a source of clock pulses connected to each of said trigger input terminals so that occurrence of an output indication and a clock pulse produce ONE and ZERO output at said firstflip-flo and a logical AN gate having inputs connected to said first and last ONE output terminals for producing an output when said inputs thereto are in a ONE state.

Patent Citations
Cited PatentFiling datePublication dateApplicantTitle
US3395353 *Apr 18, 1966Jul 30, 1968Sperry Rand CorpPulse width discriminator
US3513400 *Nov 25, 1966May 19, 1970Whittaker CorpAnalog to pulse width conversion system including amplitude comparators
Non-Patent Citations
1 *ELECTRONIC ANALOG AND HYBRID COMPUTERS by Korn & Korn 1964 McGraw-Hill Bk. Co., Page 220
Referenced by
Citing PatentFiling datePublication dateApplicantTitle
US3727142 *Dec 2, 1968Apr 10, 1973Us NavyPulse stream noise discriminator
US3731087 *Nov 16, 1970May 1, 1973Cleveland Technical Center IncHot box alarm system
US3790881 *Mar 6, 1973Feb 5, 1974Us ArmyPulse width selector
US3942124 *Dec 26, 1973Mar 2, 1976Tarczy Hornoch ZoltanPulse synchronizing apparatus and method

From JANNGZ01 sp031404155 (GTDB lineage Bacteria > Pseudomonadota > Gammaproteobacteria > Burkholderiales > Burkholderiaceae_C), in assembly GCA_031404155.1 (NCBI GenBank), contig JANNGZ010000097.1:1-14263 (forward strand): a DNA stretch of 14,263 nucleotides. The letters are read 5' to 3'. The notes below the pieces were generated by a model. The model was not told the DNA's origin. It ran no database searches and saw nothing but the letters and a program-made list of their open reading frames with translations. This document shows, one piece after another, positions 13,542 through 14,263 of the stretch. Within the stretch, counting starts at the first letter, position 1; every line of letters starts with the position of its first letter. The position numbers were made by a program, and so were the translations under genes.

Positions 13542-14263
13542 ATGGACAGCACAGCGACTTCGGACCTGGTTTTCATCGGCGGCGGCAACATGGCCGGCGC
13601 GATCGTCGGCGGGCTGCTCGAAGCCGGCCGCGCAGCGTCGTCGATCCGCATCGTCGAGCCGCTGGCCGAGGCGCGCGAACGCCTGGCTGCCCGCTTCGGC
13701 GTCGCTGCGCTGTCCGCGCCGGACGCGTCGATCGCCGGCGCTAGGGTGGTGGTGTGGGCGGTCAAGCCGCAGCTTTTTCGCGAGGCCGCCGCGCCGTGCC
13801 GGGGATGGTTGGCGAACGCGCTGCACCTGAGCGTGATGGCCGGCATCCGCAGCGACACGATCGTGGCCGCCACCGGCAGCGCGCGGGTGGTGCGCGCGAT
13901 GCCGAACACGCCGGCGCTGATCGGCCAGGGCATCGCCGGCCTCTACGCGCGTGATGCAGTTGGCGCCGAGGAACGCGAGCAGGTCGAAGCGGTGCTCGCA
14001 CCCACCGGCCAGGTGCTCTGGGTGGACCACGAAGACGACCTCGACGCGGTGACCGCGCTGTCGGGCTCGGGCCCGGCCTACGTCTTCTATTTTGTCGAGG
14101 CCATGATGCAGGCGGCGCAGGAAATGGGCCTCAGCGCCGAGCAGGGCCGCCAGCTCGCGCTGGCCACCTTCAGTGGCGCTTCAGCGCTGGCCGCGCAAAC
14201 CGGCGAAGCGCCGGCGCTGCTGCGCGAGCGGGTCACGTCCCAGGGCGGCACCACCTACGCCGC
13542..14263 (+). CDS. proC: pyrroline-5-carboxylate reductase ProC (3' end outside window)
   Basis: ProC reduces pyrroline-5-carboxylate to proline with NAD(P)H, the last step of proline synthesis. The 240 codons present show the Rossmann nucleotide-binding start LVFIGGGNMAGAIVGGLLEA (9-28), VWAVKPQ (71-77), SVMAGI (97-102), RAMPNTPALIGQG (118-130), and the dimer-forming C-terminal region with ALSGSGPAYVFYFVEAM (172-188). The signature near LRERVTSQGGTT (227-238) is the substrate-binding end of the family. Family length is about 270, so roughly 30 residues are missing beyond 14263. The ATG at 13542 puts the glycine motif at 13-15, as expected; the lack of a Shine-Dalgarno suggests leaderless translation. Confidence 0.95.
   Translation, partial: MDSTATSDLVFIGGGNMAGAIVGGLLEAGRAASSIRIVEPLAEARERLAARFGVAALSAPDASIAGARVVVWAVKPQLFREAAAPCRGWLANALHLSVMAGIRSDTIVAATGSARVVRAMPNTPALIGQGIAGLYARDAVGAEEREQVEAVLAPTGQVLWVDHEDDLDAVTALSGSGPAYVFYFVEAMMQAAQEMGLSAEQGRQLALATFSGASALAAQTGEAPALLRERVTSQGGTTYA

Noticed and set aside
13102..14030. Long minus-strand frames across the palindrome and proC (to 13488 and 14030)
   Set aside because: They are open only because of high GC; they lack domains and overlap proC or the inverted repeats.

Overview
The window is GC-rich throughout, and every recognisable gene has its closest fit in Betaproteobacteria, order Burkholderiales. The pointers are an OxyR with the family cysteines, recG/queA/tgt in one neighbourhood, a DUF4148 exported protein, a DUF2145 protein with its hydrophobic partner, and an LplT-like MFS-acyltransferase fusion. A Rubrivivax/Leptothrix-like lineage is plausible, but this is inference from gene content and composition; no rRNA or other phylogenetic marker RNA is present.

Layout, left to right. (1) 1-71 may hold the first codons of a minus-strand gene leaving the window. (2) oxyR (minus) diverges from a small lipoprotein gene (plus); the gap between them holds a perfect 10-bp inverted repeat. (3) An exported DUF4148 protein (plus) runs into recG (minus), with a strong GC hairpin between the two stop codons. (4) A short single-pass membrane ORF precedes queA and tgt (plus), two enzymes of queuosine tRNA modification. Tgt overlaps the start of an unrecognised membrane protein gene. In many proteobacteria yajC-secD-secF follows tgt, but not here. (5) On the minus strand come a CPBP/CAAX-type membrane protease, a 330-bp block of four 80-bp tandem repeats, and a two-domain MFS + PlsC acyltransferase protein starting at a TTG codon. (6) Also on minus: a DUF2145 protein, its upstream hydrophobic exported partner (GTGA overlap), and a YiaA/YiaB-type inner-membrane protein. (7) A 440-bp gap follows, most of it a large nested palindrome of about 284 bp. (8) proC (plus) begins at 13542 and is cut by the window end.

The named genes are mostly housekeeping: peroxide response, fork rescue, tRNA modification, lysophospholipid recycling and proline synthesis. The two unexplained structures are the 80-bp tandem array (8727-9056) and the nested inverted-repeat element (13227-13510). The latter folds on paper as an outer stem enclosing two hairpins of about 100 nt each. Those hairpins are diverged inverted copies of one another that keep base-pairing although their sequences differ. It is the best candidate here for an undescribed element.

US4132954 *Aug 26, 1977Jan 2, 1979Micro Peripherals, Inc.Noise suppression circuit adapted for use with bifilar windings
US4166250 *Oct 17, 1977Aug 28, 1979Matsushita Electric Industrial Co., Ltd.Synchronizing signal processing circuit
US4652833 *Dec 18, 1984Mar 24, 1987The United States Of America As Represented By The Administrator Of The National Aeronautics And Space AdministrationComparator with noise suppression
US5111480 *Sep 28, 1988May 5, 1992Siemens AktiengesellschaftMethod for equalization of the pulse widths of a digital signal
US5190047 *Jul 23, 1990Mar 2, 1993Seiko Instruments Inc.Photoelectric pulsation type pulsimeter
US7733995 *Dec 19, 2005Jun 8, 2010Fujitsu Semiconductor LimitedNoise filter and filtering method
US20070071085 *Dec 19, 2005Mar 29, 2007Fujitsu LimitedNoise filter and filtering method
EP0410658A2 *Jul 23, 1990Jan 30, 1991Seiko Instruments Inc.Pulsimeter
EP0514714A1 *May 7, 1992Nov 25, 1992Nec CorporationPulse discriminating circuit for eliminating narrow pulses
U.S. Classification327/31, 327/26, 377/68
International ClassificationG01R29/02, G01R29/027
Cooperative ClassificationG01R29/0273
European ClassificationG01R29/027C